I am familiar with memory addresses; I am a C++ programmer. I have a fairly high level understanding of computer architecture; Could you clarify what you meant here? On most architectures, memory addressed are 32-bits, typically represented as hexadecimal, in the form 0x00000000 - 0xFFFFFFFF. What part of that number is the row, and what part is the column? I have an understanding of virtual address spaces versus physical address spaces, address resolution, the translation lookaside buffer and so on.

I'm probably missing something obvious here.

Regards,
Sternocera

0
 
LVL 5

Accepted Solution

by:
BarsMonster earned 1600 total points
ID: 22954473
"virtual address spaces versus physical address spaces, address resolution, the translation lookaside buffer" - all these happens inside a processor and produces physical address.

Second step - get bank number (i.e. which DIMM or which part of it have this phisical address), and what row/column at dram to read - that is being done by memory controller (in chipset, or inside processor in AMD Athlon(754, 939 and 940 sockets) & Intel i7).

For example, 512Mb DIMM module usually have:
4 banks, 8192 rows of 16384 bits.

So if you want to know what is byte position of the requested byte, chipset would do the following simplified (pseudocode):

bank number = address/128mb
address%=128mb
row=address/16384
column=address%16384

As you see all these operations could be done without divisions and modulo using bit operations.
(Simplification is that you read 64 bit at once or even 128 bit)

Why there are rows & columns, not just address index (i.e. if we want 512Mx8bit chip with linear addressing)?  Because that would require to have multiplexer with 512M contacts in hardware which would consume about 512M*log2(512M) transistors. Also it is slow.

If we go with rows & columns we need just 2 demultiplexors(with 8192 & 16384/8 contacts), one with 8192*log2(8192) transistors, second with 16384*log2(16384/8) transistors which require much less space & works much faster.

16384 is divided by 8 because each chip output 8 bits, not just any particual bit.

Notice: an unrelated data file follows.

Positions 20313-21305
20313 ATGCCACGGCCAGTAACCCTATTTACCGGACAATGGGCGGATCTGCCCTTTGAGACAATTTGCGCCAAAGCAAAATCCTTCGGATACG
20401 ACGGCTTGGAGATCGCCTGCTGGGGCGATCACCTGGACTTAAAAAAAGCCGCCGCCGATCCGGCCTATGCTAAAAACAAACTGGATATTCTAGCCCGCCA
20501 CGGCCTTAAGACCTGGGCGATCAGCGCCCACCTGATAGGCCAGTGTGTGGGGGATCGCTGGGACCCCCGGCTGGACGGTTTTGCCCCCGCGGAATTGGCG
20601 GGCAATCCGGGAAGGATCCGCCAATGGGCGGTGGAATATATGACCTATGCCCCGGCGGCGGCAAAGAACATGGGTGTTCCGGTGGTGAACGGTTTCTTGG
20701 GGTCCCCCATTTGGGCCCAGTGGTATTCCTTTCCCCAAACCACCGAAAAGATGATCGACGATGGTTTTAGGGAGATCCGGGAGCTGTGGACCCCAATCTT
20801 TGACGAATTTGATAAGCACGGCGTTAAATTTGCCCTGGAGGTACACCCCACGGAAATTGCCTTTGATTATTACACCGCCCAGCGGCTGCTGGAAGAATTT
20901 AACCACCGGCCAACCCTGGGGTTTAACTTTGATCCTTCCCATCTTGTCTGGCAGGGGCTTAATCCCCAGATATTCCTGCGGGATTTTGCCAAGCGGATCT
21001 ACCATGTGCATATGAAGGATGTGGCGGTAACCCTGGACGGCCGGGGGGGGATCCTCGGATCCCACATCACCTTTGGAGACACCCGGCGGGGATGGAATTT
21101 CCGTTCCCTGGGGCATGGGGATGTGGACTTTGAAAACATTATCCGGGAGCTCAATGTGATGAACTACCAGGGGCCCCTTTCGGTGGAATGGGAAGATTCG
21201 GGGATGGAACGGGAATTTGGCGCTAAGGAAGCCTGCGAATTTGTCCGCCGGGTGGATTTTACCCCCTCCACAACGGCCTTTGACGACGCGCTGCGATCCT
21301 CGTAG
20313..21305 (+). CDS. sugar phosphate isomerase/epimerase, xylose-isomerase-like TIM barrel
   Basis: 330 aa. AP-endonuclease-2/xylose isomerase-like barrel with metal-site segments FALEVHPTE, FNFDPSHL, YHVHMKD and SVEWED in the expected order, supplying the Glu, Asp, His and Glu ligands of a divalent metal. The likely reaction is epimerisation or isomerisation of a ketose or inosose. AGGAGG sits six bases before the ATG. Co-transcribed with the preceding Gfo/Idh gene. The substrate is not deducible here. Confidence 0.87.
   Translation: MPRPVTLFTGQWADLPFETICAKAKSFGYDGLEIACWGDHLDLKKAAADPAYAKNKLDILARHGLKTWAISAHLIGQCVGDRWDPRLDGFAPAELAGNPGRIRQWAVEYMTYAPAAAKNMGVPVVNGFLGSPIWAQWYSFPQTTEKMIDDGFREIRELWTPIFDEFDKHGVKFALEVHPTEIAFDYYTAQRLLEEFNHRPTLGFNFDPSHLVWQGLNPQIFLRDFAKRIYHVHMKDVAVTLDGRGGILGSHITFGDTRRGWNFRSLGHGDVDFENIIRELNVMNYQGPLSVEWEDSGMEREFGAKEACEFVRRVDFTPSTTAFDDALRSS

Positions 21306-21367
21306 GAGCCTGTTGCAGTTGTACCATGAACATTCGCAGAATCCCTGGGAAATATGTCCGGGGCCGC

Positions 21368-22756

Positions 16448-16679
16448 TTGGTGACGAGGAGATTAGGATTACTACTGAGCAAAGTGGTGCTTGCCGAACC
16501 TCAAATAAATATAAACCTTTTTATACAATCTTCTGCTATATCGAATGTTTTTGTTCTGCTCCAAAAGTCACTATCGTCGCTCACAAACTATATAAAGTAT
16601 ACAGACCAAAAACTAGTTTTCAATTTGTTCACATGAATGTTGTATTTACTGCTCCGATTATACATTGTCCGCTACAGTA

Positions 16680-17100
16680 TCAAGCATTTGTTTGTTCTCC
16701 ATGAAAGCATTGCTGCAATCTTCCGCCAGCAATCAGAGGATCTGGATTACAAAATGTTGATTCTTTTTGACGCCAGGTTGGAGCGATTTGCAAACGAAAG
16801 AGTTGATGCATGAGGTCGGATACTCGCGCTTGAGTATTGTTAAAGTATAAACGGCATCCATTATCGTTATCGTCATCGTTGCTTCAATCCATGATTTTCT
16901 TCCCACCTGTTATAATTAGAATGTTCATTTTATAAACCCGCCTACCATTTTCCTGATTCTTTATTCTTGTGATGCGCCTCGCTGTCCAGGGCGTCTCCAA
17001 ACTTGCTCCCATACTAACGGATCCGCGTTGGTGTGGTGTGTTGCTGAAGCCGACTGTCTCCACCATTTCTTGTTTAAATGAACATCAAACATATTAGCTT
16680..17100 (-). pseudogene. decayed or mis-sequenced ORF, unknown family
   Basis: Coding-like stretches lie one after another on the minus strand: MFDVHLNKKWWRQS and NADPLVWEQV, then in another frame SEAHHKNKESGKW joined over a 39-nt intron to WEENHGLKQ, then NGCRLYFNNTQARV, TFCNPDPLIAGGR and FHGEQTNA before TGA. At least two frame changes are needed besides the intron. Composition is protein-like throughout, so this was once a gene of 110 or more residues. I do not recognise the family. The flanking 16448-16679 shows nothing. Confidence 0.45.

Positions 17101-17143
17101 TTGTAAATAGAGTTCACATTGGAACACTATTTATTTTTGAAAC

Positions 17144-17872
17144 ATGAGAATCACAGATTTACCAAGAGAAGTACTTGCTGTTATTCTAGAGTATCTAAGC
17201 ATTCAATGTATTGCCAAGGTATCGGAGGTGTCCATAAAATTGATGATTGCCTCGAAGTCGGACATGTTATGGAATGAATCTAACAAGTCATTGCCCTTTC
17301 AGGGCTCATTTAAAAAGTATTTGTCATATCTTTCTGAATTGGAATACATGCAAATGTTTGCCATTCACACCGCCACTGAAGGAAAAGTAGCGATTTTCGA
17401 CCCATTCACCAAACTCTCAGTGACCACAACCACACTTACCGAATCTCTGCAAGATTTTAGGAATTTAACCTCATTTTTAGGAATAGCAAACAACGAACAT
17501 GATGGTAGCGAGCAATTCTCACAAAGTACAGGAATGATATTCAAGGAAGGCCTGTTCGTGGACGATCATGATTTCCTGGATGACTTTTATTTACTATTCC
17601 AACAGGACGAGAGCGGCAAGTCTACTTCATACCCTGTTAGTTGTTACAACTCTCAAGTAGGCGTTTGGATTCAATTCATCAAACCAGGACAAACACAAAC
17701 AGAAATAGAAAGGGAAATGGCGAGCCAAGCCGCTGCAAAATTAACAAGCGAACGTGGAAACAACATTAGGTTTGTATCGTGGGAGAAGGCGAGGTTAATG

So with 2 bit bank, 13 bit row and 11 bit column you select 8 bit memory register. Total address width is 2+13+11 = 26, 2^26 = 64M 64-bit words which is 512Mb .
0
 

Author Comment

by:sternocera
ID: 22955168
BarsMonster,

That's made it clearer. Thanks a lot,

Regards,
Sternocera
0

Featured Post

How to Use the Help Bell

Need to boost the visibility of your question for solutions? Use the Experts Exchange Help Bell to confirm priority levels and contact subject-matter experts for question attention.  Check out this how-to article for more information.

Question has a verified solution.

If you are experiencing a similar issue, please ask a related question

As cyber crime continues to grow in both numbers and sophistication, a troubling trend of optimization has emerged over the last year.
Arrow Electronics was searching for a KVM  (Keyboard/Video/Mouse) switch that could display on one single monitor the current status of all units being tested on the rack.
This Micro Tutorial will teach you how to add a cinematic look to any film or video out there. There are very few simple steps that you will follow to do so. This will be demonstrated using Adobe Premiere Pro CS6.
Screencast - Getting to Know the Pipeline

862 members asked questions and received personalized solutions in the past 7 days.

Join the community of 500,000 technology professionals and ask your questions.

Join & Ask a Question